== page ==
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RETAIL BANKING | Staff Reporter, China
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China's big banks turn to short-term financing to offset deposit woes

Issuance of negotiable certificates of deposit ballooned to $68b in Q1.

Bloomberg reports that China’s top lenders are turning to an unconventional funding alternative akin to short term financing to compensate for lower deposits in a move that could buoy money-market rates.

Negotiable certificates of deposit, which acts as a bond, are becoming increasingly popular with big banks thanks to their cheap cost relative to issuing debt. Issuances of these by the five largest banks ballooned to $68b in Q1 from a previous record in the three months ended Sept. 30, according to data compiled by Bloomberg.

The big banks are testing the alternative as deposit growth falters and government curbs the sale of wealth management products as part of systemic deleveraging.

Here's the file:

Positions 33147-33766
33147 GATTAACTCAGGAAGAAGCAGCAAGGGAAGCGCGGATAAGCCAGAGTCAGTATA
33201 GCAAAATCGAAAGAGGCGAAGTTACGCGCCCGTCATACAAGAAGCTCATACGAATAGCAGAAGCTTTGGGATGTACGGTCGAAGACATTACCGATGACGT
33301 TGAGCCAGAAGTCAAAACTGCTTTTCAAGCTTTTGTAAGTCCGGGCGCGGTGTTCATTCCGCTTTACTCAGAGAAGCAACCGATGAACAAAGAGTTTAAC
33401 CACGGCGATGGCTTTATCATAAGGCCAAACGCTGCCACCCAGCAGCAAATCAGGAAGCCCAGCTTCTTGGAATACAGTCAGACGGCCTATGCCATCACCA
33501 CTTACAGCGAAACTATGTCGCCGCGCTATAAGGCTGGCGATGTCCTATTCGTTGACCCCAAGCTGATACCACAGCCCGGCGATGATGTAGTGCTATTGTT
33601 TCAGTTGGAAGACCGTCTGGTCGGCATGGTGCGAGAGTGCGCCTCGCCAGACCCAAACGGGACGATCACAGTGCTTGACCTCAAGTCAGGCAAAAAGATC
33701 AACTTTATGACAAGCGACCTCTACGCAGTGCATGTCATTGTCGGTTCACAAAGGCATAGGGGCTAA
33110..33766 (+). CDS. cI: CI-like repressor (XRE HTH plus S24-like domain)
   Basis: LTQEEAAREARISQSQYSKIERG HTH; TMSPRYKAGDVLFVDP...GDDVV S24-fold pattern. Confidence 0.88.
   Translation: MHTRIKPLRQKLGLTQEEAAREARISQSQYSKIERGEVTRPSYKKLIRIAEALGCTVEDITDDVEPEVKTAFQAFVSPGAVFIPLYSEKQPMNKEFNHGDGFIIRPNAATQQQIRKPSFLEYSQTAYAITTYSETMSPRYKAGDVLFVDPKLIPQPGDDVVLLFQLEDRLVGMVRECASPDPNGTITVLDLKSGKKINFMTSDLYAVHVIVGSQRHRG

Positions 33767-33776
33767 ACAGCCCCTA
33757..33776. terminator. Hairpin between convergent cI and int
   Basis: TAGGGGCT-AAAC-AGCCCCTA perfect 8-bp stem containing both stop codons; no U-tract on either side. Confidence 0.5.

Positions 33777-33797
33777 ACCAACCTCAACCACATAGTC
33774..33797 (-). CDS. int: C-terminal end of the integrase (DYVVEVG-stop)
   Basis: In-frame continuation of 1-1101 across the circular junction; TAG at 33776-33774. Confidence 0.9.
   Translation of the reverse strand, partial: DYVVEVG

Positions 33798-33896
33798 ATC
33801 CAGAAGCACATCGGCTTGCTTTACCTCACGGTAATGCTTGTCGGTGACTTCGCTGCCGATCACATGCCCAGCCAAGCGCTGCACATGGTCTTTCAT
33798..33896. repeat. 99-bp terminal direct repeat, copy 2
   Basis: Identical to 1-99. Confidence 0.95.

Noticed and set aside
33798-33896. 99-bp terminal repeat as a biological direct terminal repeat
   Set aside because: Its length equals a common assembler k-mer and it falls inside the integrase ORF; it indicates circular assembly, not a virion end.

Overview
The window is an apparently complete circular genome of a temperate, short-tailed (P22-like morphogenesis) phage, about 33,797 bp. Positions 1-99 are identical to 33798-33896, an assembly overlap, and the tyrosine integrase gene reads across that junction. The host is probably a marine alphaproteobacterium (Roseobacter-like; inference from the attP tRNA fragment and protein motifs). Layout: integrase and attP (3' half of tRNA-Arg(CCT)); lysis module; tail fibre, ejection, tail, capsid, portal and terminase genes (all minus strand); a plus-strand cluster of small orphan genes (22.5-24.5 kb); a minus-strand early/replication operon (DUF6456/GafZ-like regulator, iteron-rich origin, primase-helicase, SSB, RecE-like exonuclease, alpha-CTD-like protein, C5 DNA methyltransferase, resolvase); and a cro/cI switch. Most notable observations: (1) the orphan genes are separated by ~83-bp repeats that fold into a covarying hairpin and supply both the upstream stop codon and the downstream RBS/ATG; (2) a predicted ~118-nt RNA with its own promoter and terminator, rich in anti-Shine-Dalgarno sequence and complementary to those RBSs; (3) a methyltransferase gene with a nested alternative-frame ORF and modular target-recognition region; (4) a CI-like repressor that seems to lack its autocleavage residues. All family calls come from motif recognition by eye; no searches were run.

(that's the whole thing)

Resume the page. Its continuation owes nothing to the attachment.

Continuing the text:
Bank of Communications Co. has been the biggest user of NCDs among the top five lenders, selling 223b yuan worth so far this year. Agricultural Bank of China Ltd. has sold 127b yuan, whilst Bank of China Ltd., China Construction Bank Corp. and Industrial & Commercial Bank of China Ltd. have issued a combined 76b yuan.

“The NCD market will witness a change this year -- the big banks boosting sales and smaller ones reducing due to regulatory curbs,” said Ming Ming, head of fixed income research at Citic Securities Co. The former will probably increasingly depend on NCDs, said David Qu, Shanghai-based market economist at Australia & New Zealand Banking Group Ltd.

Here’s more from Bloomberg.

 

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